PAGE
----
What’s new and how it compares
The 90D uses an all-new 32.5MP APS-C CMOS sensor: the same one found in the EOS M6 Mark II
It uses a 45-point all cross-type AF system for through-the-viewfinder shooting. A new metering sensor allows for face detection when using the viewfinder
When in live view, the 90D offers a very capable Dual Pixel AF system
The 90D can shoot at 10 fps with continuous AF via the OVF and in 7 fps in live view
New sensor and Dual Pixel AF
Like the EOS M6 Mark II introduced at the same time, the EOS 90D uses a newly designed 32.5 Megapixel APS-C CMOS sensor. The sensor has a native ISO range of 100-25,600, which can be boosted to a maximum sensitivity of 51,200 if you desire.
As with other recent Canon models, the sensor on the 90D incorporates Dual Pixel CMOS autofocus technology, which is used for live view and video capture. Unlike other cameras that use on-sensor phase detection, active Dual Pixels on the 90D are used for gathering focus data from both the left and right directions, which means there’s no risk of striping or banding.
The 90D’s ‘Dual Pixels’ cover 88% of the sensor’s width and nearly all of its height. In Auto Area mode the camera will select from up to 143 points, but in single-point mode there are over 5000 points to choose from.
The 90D expands its capability if you switch from electronic front-curtain shutter to fully mechanical shutter in live view
In live view mode you can take advantage of the same Eye AF system that debuted in the EOS R and RP. This system is very good, though not best-in-class. You can move between faces using the touchscreen or multi-controller. The 90D also expands its capability if you switch from electronic front-curtain shutter (EFCS) to fully mechanical shutter in live view. Previously, most Canon DSLRs used (or defaulted to EFCS), but switching the 90D into mechanical shutter mode unlocks faster burst speeds with autofocus.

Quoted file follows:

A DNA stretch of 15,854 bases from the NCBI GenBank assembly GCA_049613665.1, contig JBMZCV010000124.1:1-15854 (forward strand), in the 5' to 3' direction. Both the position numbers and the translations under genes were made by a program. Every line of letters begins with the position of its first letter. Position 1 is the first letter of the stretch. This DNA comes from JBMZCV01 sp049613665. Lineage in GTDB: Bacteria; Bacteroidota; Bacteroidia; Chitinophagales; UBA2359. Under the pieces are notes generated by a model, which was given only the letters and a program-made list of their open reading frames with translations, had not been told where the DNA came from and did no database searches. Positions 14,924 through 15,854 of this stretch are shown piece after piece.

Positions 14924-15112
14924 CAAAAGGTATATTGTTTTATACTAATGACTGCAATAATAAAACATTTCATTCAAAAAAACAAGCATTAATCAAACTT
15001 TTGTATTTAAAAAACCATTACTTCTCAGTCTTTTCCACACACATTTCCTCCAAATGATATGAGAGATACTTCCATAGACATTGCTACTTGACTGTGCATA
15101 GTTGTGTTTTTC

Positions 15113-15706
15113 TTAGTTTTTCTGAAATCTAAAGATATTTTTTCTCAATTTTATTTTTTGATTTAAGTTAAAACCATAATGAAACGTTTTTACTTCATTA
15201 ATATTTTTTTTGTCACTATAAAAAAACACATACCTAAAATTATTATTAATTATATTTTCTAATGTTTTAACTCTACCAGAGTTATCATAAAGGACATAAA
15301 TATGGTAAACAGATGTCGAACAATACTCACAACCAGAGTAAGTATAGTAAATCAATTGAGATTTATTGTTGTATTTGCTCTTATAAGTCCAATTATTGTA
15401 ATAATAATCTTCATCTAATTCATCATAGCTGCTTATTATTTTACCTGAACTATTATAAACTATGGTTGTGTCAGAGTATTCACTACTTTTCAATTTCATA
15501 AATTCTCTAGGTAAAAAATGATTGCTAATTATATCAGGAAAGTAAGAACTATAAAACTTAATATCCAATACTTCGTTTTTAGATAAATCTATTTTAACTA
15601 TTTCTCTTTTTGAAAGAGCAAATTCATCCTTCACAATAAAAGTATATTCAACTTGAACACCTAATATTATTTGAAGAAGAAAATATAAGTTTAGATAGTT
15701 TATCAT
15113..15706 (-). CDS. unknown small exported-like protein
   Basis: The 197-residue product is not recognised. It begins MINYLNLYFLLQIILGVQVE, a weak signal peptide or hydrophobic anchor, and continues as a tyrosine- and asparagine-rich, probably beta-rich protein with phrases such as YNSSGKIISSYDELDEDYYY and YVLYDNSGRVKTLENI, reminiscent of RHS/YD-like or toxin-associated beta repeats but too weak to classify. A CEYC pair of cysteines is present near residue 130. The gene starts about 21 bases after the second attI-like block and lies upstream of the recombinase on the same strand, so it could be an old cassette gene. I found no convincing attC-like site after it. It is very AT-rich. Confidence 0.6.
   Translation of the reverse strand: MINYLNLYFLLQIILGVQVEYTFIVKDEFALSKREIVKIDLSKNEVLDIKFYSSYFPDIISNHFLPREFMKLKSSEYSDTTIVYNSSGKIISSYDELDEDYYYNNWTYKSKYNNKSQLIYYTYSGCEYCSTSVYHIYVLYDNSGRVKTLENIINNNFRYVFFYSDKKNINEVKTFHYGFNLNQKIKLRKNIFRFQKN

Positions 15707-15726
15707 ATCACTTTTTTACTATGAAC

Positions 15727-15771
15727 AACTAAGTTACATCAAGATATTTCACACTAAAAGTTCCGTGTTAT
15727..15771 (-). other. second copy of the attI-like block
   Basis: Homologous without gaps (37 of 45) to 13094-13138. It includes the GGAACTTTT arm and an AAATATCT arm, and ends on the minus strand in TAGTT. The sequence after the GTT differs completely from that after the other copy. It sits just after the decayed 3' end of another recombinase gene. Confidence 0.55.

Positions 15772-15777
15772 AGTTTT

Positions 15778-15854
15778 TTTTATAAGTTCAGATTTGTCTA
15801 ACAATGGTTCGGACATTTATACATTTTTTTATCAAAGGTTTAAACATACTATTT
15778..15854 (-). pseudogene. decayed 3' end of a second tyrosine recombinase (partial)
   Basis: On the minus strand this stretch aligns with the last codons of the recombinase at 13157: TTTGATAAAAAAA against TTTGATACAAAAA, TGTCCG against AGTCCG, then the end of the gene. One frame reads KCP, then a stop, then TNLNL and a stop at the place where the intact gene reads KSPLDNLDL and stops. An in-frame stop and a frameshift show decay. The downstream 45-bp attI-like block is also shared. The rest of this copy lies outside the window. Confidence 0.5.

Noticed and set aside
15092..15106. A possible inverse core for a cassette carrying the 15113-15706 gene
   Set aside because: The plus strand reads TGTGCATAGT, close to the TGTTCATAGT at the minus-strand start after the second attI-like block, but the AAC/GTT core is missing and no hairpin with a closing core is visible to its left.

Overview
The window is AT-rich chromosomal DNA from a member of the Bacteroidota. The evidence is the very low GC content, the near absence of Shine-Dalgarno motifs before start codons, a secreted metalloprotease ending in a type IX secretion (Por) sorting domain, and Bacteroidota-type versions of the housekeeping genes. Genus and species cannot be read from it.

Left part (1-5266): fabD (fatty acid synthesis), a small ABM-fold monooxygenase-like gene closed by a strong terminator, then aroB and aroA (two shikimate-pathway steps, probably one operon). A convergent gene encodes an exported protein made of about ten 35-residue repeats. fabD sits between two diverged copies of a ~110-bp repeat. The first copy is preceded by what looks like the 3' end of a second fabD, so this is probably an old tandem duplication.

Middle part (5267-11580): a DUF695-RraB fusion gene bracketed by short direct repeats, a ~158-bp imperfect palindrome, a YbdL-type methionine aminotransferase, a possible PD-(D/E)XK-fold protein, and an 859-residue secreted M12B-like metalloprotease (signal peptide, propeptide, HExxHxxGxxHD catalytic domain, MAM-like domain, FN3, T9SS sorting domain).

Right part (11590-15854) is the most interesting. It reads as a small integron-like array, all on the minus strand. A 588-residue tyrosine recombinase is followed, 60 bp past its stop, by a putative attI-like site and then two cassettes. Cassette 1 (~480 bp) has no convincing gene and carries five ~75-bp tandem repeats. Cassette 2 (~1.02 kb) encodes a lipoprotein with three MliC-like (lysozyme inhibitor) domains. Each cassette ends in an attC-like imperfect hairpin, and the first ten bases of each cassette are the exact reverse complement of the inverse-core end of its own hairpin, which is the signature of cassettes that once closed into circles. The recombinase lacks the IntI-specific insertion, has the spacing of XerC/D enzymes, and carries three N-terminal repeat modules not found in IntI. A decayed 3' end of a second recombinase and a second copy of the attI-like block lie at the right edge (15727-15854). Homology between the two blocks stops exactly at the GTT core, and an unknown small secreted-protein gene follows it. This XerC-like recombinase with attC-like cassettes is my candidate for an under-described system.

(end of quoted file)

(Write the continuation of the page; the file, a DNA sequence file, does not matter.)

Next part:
The 90D’s electronic shutter supports shutter speeds as fast as 1/16000 sec. Naturally, there’s a mechanical shutter too, which tops out at 1/8000 sec.
Viewfinder autofocus and metering
The 90D has a 45-point, all cross-type phase-detect autofocus system when shooting through the viewfinder, which is very similar to the unit in the older 80D. Also like the 80D, users accustomed to mirrorless options or shooting in live view may find the limited spread of autofocus points around the viewfinder a bit limiting. When using apertures of F8 and wider, there are 27 points, nine of which are cross-type.
The 90D has an all-new metering system, which has 220,000 pixels, up from 7,560 on the 80D. The big story here is that it inherits face detection when shooting through the viewfinder from Canon’s higher-end models (a feature it calls EOS iTR AF), a feature which has been on some competitive cameras for quite a while. The EOS 90D also inherits a ‘Spot AF’ autofocus area for viewfinder shooting, which we’ve seen on higher-end Canon DSLRs previously. It will take a beat longer to acquire focus, but should be more repeatedly accurate than a normal single AF point.
While it doesn’t have the 30 fps Raw burst mode of the EOS M6 Mark II, the 90D is still a quick camera. If you use the optical viewfinder, you’ll get 10 fps shooting with autofocus, which you can boost to 11fps with focus locked. If you prefer shooting in live view, you’ll get 7 fps burst shooting with autofocus and the full mechanical shutter.
The 90D is capable of capturing UHD 4K video at 30p (25p in PAL regions,) though there’s no 24p support, even in Full HD modes. Unlike some other recent Canon cameras (we’re looking at you, EOS R/RP), there’s no 4K crop (though a crop mode is available to boost detail and reduce rolling shutter). Internal capture is limited to 29 minutes, 59 seconds but the camera can also output an uncompressed signal over HDMI in 8-bit 4:2:2 color.
A 1080/120p video mode is also available, but focus is manual only.
Mobile Raw workflow
Just like its mirrorless EOS M6 II sibling, the EOS 90D makes use of Canon’s new CR3 Raw format, which includes a compressed ‘C-Raw’ option. This is smaller with a limited impact of the processing flexibility you get out of the files (you’ll mainly see the difference if you push shadows by several stops).
Both types of Raw file can be exported over Wi-Fi and can be edited using Digital Photo Professional Express, the mobile version of Canon’s Raw processing software. At this point the app is only available for Apple’s iOS, though we wouldn’t be surprised if an Android version arrives fairly soon